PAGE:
Tag Archives: Hyacinthoides massartiana

There’s No Sun Up In The Sky

We are being battered this morning. The wind is bashing things about. The old farm sheds have a lot of loose corrugated iron and the wind can always find it and bang it about. Rain is crashing noisily against the glass in my windows.

Margaret has just rung me (She is Fizz’s owner) and she said, “I want to keep Fizz in this morning, she is going to the beauty parlour today.”and she went on, “I left it as long as I could because I thought it was still a bit cold but I can’t leave it any longer.”

Why? What’s wrong with Fizz?

FizzWell in my experience women have a finer eye for this sort of detail than men do and anyway it is not very nice out.

I may not even walk her today and if I do I won’t take my camera. It is not because of the bad weather but I always feel guilty waiting for her to come back from the beauty parlour.

It must cost a few bob and they go to all this trouble to get a lovely clean, tidy dog and the moment she gets home we go out and roll in mud. I might let them enjoy their clean dog for one day.

I walk Fizz more to give her the stimulation and interest than to exercise her, she could run around on her hamster wheel if she needed exercise. I expect that she will find three hours at the BP stimulating enough for today.

So what to do?

I am going to talk about Bluebells (we will be going to see them soon)

When I was out finding new Speedwells I noticed a few other flowers about. There was a lot of Bugle.

BugleBut this is really such a nice flower that it deserves a post of it’s own (when the weather is better)

BugleThe other thing that I saw a lot of was The Enemy.

Hybrid BluebellThis is not a Bluebell. Well it is not a Hyacinthoides non-scripta, a native British Bluebell.

It doesn’t really look anything like a Bluebell, it is not the same shape. This is a hybrid of the Spanish Bluebell and a sweet and innocent English Bluebell that was seduced because of her innocence.

The key to telling the species apart is normally given as the pollen colour.

Come here you! Show them!

Hybrid Bluebell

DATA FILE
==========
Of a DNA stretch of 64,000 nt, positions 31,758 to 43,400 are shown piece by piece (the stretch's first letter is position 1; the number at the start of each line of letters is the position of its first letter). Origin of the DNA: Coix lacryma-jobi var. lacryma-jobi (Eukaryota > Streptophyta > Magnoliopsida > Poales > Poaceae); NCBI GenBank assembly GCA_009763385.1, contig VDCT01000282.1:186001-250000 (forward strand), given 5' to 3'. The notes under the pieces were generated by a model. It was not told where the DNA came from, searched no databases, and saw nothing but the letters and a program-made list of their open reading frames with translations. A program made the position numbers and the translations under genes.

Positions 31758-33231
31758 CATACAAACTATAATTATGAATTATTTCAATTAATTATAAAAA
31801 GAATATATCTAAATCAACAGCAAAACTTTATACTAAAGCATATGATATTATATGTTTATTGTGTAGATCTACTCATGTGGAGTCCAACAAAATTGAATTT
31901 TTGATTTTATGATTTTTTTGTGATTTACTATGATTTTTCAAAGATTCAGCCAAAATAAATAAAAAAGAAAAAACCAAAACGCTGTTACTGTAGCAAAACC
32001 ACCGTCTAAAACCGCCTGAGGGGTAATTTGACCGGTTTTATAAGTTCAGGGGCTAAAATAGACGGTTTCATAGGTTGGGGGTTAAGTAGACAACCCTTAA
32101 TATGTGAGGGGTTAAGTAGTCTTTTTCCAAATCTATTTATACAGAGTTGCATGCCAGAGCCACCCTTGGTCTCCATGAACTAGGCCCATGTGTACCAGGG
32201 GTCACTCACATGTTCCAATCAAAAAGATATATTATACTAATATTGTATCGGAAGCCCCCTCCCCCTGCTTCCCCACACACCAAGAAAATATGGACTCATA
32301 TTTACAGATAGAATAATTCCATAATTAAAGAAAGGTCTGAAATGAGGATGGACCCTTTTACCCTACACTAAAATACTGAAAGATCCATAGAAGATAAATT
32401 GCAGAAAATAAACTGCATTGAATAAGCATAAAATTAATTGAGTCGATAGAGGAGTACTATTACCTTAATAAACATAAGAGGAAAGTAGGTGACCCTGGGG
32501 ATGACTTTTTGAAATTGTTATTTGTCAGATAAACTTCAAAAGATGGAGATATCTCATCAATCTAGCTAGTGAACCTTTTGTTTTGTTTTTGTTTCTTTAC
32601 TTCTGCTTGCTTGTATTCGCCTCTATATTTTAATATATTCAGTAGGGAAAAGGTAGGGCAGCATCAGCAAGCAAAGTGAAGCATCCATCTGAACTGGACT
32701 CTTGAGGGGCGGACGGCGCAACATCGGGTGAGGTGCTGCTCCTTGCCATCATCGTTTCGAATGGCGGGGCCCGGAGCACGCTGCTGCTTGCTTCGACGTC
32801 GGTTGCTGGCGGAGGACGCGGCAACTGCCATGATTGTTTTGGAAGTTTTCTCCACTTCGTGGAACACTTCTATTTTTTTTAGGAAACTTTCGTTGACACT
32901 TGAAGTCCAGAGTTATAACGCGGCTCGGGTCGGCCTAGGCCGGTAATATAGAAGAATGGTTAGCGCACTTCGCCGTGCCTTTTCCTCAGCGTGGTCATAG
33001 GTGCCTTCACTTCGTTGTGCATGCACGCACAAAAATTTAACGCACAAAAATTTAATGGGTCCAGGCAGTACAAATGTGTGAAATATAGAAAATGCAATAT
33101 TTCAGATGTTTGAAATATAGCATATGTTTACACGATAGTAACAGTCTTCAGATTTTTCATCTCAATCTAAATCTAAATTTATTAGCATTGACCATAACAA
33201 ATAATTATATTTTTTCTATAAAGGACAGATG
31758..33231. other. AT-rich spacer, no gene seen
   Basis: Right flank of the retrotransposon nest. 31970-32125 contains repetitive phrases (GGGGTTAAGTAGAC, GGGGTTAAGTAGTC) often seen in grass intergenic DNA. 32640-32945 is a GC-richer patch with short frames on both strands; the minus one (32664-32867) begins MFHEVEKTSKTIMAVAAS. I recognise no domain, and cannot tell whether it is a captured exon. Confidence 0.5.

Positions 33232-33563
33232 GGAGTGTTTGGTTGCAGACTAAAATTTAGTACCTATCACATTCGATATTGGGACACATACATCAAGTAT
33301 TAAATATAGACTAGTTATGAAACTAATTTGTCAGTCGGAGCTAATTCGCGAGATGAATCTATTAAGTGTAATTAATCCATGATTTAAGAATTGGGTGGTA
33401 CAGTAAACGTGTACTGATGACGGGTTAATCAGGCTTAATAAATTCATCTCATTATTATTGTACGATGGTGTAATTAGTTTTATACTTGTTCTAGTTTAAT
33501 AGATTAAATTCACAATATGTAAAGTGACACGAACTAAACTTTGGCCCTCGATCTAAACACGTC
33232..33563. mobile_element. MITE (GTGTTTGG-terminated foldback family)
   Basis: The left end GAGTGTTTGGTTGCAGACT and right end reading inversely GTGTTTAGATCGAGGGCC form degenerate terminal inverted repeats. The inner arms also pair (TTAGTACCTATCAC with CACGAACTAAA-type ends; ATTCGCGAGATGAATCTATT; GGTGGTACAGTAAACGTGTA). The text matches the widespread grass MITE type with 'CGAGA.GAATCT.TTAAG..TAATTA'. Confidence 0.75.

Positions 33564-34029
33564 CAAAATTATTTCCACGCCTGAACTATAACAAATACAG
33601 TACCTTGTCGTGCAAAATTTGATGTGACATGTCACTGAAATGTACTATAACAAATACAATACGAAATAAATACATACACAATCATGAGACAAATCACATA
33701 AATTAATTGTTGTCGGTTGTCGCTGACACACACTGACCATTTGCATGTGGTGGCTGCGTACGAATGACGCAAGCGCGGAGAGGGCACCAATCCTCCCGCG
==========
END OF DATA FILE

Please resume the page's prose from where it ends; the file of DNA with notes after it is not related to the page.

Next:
Hybrid BluebellThis is what The Natural History Museum has to say,

“The easiest way to tell the difference between native and non-native bluebells is to look at the colour of the pollen.

If it is creamy-white then the bluebell is a native.  If it is any other colour, such as pale green or blue, then it is definitely not native.”

These are native.

Hyacinthoides non-scripta

Hyacinthoides non-scriptaSo what is this?

Hybrid Bluebell

Hybrid Bluebell“If it is creamy-white then the bluebell is a native.”

No Sir. You are wrong.

Growing in amongst these obvious hybrids there were a lot of white hybrids.

Hybrid BluebellI searched every flower and there was not a trace of blue or green pollen to be seen, every single one was creamy white.

Once upon a  time these flowers would have been shot as spies, they are out of uniform but they most definitely are not Hyacinthoides non-scripta.

Hybrid BluebellThis is what a white native Bluebell looks like.

Hyacinthoides-non-scriptaThe enemy is at our door and it seems that in many cases they are becoming smarter than us. More vigilance is called for.

Photos of a newly shorn Fizz will be coming up soon 🙂

A Blue Day

Fizz took one look at the morning sky and confidently predicted a lovely day. She was right.

Blue DawnSo she had a lot of fun and we spent a long time in the fields practising our recall. She hasn’t quite got it yet. She tends to chase after the ball and then when she has got it she will sit down and wait for me to catch up.

What is the point in running back to him when he is coming this way anyway?

FizzAbsolutely beautiful weather, warm and still.

But that was at lunch time, by three o’clock the sun had gone down and it was cold and icy. It is still December.

DecemberSo I sat down to write about Bluebells, before we get onto flowers here is a little something for the animal lovers, this is a Bluebell Conch.

Bluebell ConchIt is a little Tortrix moth called Hysterophora maculosana.

I know that it doesn’t look much but it is rare. When I took these pictures in 2011 there had only been five previous county sightings in this century.